It may have taken years to get the first true photo of a black hole, but it took only a year or two to get a follow-up photo. The New York Times reported that Event Horizon Telescope (EHT) researchers have published the most detailed photograph of a black hole ever taken.
An updated snapshot of the black hole of the Messier 87 galaxy shows it for the first time in polarized light, showing how the magnetic fields you see in the photograph with lines behave at the very edge of the cosmic phenomenon.
The new visuals show that these fields are strong enough to offer resistance to the highly magnetized gas present at the event horizon, helping some of the gas escape the crushing gravity in the hole itself. Jason Dexter of the University of Colorado said that the gas must leak from these areas in order to fall into the hole. According to Event Horizon member Michael Johnson, the images show that the jet is powered by the rotational energy of the hole.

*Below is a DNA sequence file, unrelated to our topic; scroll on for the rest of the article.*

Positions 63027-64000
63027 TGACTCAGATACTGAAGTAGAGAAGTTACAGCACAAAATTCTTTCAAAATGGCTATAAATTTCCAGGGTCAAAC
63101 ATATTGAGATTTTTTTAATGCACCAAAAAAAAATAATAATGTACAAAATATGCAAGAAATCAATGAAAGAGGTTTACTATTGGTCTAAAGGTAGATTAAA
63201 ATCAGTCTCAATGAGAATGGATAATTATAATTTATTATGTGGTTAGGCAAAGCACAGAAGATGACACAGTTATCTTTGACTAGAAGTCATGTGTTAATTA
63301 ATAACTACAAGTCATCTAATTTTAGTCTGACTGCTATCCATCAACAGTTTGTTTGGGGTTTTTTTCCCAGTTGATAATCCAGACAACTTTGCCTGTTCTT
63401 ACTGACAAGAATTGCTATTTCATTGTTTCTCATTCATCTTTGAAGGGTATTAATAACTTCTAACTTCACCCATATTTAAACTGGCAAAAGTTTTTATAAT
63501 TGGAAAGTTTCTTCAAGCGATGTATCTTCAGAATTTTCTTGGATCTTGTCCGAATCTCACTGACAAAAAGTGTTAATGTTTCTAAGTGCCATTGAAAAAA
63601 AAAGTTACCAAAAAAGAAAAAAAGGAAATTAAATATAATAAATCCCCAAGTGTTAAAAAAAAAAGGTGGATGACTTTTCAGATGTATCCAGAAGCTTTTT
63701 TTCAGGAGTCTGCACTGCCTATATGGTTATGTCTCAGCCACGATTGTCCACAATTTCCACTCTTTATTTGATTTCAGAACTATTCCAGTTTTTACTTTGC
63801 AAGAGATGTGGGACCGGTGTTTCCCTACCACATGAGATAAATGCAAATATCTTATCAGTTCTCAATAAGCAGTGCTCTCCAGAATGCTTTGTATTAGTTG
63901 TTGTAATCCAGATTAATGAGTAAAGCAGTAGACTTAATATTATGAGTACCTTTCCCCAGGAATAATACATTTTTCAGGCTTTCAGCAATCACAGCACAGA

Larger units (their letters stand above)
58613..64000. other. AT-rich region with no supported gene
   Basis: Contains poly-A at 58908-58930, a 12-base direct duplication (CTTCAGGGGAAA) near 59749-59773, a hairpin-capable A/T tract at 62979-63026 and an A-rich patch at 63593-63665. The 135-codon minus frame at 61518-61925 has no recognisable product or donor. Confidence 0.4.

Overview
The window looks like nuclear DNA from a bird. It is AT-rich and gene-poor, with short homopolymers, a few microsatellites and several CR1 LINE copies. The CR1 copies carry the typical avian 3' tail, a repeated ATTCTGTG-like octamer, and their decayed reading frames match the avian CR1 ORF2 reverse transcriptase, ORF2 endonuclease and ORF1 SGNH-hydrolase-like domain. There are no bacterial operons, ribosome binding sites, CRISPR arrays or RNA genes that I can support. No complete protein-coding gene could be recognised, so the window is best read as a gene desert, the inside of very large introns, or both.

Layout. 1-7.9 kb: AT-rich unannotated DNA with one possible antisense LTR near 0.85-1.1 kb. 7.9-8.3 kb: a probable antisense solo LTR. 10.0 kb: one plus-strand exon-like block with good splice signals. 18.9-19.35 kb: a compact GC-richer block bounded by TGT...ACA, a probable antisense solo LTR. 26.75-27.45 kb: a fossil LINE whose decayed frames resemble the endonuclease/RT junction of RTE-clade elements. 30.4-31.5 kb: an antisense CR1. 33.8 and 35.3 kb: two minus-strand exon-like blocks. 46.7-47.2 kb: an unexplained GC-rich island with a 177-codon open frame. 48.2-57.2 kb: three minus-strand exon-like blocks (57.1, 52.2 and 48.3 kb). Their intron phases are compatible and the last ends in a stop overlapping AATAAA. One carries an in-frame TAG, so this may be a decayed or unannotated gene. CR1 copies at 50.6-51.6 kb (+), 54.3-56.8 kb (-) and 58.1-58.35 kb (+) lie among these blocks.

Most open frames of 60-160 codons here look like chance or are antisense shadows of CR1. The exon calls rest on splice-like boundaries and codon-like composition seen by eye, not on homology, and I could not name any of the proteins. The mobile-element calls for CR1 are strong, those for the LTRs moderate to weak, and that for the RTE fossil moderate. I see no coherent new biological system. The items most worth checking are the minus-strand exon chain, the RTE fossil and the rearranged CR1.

The data also allows scientists to predict that the black hole is a relatively modest eater. These consume “only one thousandth of the mass of the Sun every year.”
We expect to see more information on black holes in the future. Although the combination of EHT’s worldwide telescopes is limited, future images will be capable of producing full-fledged videos of magnetic activity. This will show how magnetic fields extract energy from the hole and solve one of the more bizarre objects of the universe even more mystery.